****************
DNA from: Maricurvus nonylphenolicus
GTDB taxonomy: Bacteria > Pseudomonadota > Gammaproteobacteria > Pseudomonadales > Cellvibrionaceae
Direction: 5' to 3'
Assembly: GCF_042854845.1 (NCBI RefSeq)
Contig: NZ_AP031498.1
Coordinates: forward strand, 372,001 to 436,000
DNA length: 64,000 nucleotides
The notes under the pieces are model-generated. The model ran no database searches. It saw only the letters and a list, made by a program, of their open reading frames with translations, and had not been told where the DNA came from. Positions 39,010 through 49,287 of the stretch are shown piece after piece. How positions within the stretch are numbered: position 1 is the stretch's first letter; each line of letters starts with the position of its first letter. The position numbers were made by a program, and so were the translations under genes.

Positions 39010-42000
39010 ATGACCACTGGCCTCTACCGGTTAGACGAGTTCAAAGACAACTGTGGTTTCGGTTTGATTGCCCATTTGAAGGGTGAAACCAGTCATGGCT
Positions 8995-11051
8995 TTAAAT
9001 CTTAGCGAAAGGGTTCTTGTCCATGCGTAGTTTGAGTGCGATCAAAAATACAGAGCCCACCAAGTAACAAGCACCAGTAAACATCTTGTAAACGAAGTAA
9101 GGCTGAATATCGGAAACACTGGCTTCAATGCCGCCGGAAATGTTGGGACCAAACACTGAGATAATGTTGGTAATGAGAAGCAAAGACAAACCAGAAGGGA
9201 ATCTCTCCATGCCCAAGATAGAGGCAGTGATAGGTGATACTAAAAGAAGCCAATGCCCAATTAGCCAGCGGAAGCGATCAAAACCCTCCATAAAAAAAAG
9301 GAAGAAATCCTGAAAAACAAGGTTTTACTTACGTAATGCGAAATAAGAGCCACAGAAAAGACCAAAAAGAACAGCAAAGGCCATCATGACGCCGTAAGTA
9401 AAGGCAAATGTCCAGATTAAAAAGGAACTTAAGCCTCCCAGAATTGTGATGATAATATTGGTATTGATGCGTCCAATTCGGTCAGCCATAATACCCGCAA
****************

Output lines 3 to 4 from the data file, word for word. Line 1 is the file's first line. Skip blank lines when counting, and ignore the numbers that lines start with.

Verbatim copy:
Direction: 5' to 3'
Assembly: GCF_042854845.1 (NCBI RefSeq)